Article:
The Weekly Share – 19 Tishrei

The Weekly Share – 19 Tishrei

Food For the Soul

Shemini Atzeret/Simchat Torah

Following the seven joyous days of Sukkot, comes the happy holiday known as Shemini Atzeret/Simchat Torah (evening, September 27 to evening, September 29). In the diaspora, the first day is known by its biblical name, Shemini Atzeret. We still dwell in the sukkah, but without a blessing. Yizkor, the memorial for the departed, is also said on this day.

The second day is known as Simchat Torah, during which we complete and immediately begin the annual Torah reading cycle. This joyous milestone is marked with dancing, traditionally following seven circuits known as hakafot, as the Torah scrolls are held aloft.

Both days are celebrated by nightly candle lighting, festive meals at both night and day, and desisting from work. In Israel, the entire holiday is compacted into one heady 24-hour period.

“A classic element of the Simchat Torah celebration is for children to join the festive dancing in synagogue while waving flags. If you are staying home because of the pandemic, the little ones can have their own colorful homemade flags to flutter around your home-turned-sanctuary,” suggests Rabbi Menachem Posner.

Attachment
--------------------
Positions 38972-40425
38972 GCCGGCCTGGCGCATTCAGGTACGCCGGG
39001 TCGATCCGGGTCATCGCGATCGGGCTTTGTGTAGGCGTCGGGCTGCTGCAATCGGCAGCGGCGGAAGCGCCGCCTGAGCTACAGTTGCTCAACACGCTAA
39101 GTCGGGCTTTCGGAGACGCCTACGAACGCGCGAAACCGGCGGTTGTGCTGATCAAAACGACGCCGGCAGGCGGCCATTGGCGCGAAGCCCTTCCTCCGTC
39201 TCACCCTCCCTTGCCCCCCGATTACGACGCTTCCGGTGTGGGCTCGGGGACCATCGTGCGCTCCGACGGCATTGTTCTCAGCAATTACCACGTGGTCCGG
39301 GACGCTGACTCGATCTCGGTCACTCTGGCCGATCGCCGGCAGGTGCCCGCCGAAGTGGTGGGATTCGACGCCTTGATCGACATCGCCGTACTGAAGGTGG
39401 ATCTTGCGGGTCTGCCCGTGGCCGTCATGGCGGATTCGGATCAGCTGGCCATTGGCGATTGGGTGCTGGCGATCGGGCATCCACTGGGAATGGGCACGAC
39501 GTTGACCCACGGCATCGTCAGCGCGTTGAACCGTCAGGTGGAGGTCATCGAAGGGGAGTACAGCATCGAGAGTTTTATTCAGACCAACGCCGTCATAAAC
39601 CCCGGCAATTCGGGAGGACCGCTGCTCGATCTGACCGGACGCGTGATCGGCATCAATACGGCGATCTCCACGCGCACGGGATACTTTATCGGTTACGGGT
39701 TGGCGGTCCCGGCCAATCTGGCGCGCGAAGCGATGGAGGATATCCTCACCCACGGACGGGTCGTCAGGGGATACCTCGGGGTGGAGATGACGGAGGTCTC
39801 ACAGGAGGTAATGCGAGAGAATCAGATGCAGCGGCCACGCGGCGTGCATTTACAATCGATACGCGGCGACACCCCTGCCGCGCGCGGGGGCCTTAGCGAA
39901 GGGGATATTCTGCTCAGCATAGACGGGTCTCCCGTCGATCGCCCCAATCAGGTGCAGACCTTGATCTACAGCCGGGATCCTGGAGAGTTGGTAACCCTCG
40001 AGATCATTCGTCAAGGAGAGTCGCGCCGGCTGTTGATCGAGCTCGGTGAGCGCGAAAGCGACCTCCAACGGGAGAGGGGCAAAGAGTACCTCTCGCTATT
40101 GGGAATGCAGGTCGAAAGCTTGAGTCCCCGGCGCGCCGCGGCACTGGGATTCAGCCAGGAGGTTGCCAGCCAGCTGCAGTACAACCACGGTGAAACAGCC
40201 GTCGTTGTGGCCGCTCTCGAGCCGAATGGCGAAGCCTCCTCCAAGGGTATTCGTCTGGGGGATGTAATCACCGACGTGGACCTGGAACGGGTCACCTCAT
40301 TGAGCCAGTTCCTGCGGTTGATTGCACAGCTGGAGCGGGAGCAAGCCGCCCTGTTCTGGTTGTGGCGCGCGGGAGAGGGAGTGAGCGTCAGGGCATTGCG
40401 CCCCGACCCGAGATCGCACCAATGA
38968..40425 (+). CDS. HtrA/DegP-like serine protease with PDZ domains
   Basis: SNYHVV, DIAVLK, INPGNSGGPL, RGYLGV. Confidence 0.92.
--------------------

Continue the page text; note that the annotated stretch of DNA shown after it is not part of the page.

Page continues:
For information on how to celebrate these holidays in the traditional way or at home, visit Chabad.org.


Shabbat Shalom

The last Torah reading

This week we celebrate the joyous holiday of Simchat Torah, as we finish the yearly cycle of Torah readings. The Torah is divided into portions; every Shabbat we read one, sometimes two, portions, to complete the entire Torah. To celebrate our completion of the cycle, we joyously dance with the Torah on Simchat Torah in circles that go round and round, reflecting the circles and cycle of life itself.

Interestingly, the last Torah reading, Vezot Haberachah, doesn’t have its own Shabbat on which it is read. Instead, we read it on the holiday of Simchat Torah, while on the Shabbat following Simchat Torah we have already begun with the first Torah portion of Bereishit (Genesis).

Perhaps the point is that there should never be a closing Shabbat in which the Torah is concluded. Rather, the readings are continuous, always ongoing, beginning immediately afresh, never taking a break and never ending.

From an article by Chana Weisberg


Mind Over Matter

Staying Young

Never compromise your ideals. Never give in to defeat or despair. Never stop journeying merely because the way is long and hard. It always is. Moses’ eyes were undimmed. He did not lose the vision that made him, as a young man, a fighter for justice. He did not become a cynic. He did not become embittered or sad, though he had sufficient reason to be. He knew there were things he would not live to achieve, so he taught the next generation how to achieve them. The result was that his natural energy was unabated. His body was old but his mind and soul stayed young. Moses, mortal, achieved immortality, and so, by following in his footsteps, can we. The good we do lives on. The blessings we bring into the lives of others never die.

From an article by Rabbi Lord Jonathan Sachs


Moshiach Thoughts

Absolute faith